"The hallmark of economics," writes Geoffrey Luck, "is not its ability to forecast the future but to explain things." So when economists or others offer advice about the future of the housing market, is it best to ignore them?
In 1995 economists Steven Bourassa and Patric Hendershott created a model to explain changes in Australian capital city housing prices. And the model seems to have done a pretty good job. But then, in their conclusion, they remarked that "it seems unlikely that the large increases of the late 1980s will be repeated in the foreseeable future."
So perhaps the foreseeable future wasn’t foreseeable after all. In 1997 the Reserve Bank observed that strong demand was putting upward pressure on house prices. It was the first sign of a boom that would dwarf anything seen during the 1980s. But in 1997, the Reserve Bank wasn’t overly concerned. Over time, they argued, "the stronger demand can be met by increased building activity."
By 1999 prices were still rising and some economic commentators warned that Sydney house prices relative to disposable income were approaching those in the UK and Japan before both nations experienced housing slumps. By May 2000, property guru Michael Matusik was warning that property prices might fall sharply.
But later that year the ABC reported that house prices had surged unexpectedly. They continued to increase and in 2002 the Reserve Bank noted a large rise in housing construction. The bank regarded this process as self limiting because oversupply was "bound at some point to limit the scope for further price increases."
In the United States, economists and market commentators were doing a similarly poor job of predicting movements in prices and in the late 1990s, the US boom arrived without warning. The best most could do was explain what underpinned current prices. But as economist Robert Shiller wrote in 2007:
We shouldn’t blame these people for not seeing the boom coming. Nobody did. But those economists who say today that the real estate boom has been justified by "fundamentals" have to explain why they weren’t able to forecast the high home prices we have today based on those fundamentals.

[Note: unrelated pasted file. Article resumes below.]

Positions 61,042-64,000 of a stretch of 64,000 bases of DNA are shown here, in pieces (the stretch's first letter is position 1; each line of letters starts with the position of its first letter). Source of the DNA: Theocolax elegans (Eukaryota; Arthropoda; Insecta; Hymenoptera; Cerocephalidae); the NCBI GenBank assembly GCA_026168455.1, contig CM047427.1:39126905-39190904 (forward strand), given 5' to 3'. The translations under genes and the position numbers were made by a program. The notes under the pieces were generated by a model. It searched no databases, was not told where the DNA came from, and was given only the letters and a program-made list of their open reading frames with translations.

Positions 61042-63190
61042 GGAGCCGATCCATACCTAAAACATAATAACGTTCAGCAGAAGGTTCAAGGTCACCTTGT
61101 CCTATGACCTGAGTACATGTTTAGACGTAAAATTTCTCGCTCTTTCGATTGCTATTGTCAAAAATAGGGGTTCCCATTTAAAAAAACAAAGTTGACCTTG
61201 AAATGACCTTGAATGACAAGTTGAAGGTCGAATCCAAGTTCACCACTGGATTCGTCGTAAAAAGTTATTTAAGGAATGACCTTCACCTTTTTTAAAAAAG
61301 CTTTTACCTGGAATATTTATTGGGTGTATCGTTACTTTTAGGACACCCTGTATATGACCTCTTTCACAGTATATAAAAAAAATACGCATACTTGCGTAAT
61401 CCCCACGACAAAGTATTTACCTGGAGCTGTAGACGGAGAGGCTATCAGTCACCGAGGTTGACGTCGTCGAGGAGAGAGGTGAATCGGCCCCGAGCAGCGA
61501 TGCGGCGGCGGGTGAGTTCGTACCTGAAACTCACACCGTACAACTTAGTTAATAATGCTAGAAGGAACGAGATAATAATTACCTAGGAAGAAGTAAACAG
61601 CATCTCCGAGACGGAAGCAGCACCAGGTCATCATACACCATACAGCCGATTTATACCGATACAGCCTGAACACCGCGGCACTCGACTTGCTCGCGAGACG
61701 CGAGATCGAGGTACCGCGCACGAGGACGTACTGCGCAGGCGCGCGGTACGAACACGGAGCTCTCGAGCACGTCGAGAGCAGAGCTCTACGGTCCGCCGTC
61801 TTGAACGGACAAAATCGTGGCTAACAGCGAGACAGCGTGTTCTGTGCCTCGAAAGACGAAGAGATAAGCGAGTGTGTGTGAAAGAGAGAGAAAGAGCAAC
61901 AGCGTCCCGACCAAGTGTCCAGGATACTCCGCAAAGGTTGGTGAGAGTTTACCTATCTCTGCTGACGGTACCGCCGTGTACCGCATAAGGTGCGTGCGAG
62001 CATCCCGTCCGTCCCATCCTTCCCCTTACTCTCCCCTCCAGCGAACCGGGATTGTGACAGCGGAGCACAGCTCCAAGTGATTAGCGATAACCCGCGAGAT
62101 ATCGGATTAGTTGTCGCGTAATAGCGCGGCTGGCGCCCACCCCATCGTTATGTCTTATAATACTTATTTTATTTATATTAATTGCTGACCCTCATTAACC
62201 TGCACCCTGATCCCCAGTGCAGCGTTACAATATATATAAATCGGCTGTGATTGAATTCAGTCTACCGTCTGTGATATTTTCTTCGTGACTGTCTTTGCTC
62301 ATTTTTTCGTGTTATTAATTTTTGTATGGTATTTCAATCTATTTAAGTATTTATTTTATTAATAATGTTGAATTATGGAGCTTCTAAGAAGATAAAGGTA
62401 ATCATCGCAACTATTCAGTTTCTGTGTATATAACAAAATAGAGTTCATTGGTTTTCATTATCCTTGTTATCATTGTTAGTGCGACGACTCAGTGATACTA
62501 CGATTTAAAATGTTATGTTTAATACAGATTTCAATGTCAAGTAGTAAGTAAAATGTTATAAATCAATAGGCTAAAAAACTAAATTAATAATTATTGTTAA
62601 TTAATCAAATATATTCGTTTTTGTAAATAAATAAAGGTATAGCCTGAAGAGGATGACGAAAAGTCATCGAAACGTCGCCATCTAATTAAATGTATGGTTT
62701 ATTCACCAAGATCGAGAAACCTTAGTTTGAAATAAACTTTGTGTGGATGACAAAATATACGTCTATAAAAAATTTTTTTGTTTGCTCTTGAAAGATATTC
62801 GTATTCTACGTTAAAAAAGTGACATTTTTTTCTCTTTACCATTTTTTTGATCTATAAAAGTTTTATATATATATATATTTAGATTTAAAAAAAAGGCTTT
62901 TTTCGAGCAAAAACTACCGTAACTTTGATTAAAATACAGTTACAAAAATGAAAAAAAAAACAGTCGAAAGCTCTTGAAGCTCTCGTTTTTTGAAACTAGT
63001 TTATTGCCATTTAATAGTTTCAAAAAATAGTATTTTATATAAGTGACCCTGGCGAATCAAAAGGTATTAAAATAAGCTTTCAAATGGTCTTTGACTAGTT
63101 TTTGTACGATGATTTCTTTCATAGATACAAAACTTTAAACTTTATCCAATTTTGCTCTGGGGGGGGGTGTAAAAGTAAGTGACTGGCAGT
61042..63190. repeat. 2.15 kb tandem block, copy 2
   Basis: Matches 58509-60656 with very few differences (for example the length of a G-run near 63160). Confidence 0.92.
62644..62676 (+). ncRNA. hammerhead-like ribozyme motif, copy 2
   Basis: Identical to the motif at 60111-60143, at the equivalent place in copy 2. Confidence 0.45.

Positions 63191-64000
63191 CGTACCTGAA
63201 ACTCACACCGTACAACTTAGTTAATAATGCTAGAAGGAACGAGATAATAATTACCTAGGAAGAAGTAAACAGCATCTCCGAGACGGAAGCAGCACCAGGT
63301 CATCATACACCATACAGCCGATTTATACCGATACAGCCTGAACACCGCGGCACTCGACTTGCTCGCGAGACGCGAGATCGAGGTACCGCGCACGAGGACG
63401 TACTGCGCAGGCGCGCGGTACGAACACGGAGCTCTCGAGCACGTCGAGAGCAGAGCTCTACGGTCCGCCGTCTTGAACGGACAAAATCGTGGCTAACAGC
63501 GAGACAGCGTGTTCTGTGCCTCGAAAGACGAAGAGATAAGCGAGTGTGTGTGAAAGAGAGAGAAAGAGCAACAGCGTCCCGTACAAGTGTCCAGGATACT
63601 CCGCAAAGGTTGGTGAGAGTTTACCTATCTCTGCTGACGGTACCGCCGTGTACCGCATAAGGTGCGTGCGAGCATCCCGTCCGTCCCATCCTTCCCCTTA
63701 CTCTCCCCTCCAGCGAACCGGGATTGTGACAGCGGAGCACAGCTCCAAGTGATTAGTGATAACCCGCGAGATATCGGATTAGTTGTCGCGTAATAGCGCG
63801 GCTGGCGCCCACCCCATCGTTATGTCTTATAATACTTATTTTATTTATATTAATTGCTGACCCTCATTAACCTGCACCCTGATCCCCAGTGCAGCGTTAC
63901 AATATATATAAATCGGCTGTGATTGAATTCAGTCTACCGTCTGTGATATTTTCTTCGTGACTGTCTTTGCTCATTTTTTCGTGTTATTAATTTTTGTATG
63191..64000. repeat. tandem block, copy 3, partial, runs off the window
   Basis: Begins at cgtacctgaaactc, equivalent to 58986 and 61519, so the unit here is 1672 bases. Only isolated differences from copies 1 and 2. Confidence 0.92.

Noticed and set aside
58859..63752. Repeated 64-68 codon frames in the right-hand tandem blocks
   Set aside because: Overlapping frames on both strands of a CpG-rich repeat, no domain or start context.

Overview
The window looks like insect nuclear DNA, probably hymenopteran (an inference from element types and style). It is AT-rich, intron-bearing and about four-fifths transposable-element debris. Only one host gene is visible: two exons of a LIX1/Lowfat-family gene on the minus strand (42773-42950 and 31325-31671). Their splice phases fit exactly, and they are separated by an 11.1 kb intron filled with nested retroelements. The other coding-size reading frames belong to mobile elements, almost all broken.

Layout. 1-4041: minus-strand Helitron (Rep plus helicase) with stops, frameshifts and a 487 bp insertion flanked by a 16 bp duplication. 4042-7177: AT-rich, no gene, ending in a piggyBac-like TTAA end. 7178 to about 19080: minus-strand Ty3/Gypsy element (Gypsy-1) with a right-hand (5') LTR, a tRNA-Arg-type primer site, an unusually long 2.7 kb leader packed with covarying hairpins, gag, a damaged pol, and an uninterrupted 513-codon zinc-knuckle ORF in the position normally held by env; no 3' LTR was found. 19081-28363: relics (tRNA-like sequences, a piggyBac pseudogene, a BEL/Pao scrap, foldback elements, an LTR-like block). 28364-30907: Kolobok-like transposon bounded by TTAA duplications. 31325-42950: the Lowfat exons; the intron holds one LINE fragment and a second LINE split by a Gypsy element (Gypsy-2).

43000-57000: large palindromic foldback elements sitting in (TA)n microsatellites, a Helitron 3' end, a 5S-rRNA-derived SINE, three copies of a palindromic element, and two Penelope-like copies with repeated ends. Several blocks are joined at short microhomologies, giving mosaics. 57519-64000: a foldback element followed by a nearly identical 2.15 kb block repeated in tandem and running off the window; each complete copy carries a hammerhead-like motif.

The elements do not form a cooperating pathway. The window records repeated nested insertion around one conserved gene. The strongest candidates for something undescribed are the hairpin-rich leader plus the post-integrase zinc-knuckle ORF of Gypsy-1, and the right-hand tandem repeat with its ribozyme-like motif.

Shiller suggested two possible explanations for this failure to predict. The first was that it may not be possible to predict movements in house prices. This seems plausible. Even with a good model, you still need to know the values of variables that make it work. If these are unpredictable, all you can do is explain movements after the fact. But Shiller’s second explanation suggests something more disturbing. Perhaps it’s possible to predict underlying trends in prices but not short term deviations. Maybe the house prices of the boom years were just an "enormous anomaly that will have to correct downward sometime, if not right away." In other words, the boom might not have been predictable, but the reduction in prices was. The only question was when prices would fall and how fast.
Many Australian commentators, including the Reserve’s Ric Battellino, argue that, unlike America’s, Australia’s house prices are underpinned by a shortage of supply. The promised surge in building activity never arrived so there’s no need for prices to fall. According to this explanation, prices fell in the US because strong demand led to an oversupply of housing. In the end, they say, supply outran demand.
But curiously, some of the US cities where the bubble burst most spectacularly were those where building activity never was able to catch up with demand. At a 2003 conference, the Reserve’s Malcolm Edey speculated about why some housing markets are more prone to large swings in prices:
A plausible explanation is that the more volatile or bubble-prone markets are those where supply constraints on desirable land and desirable locations are the most important, a condition that would exist especially in the large coastal cities. This makes economic sense: it would be hard to have a bubble in an asset where the supply can respond elastically to the higher price. This would also explain why the most volatile markets are also those where the average prices are relatively high.
According to this explanation, supply constraints are likely to make housing markets like Sydney’s more volatile rather than more stable. Changes in interest rates, immigration, unemployment or other variables could trigger sudden shifts in prices. And since nobody can confidently predict how all these variables will move, who’s to say what prices will or won’t do. So perhaps all we can do is wait and see. If something interesting happens, it will be explained in due course.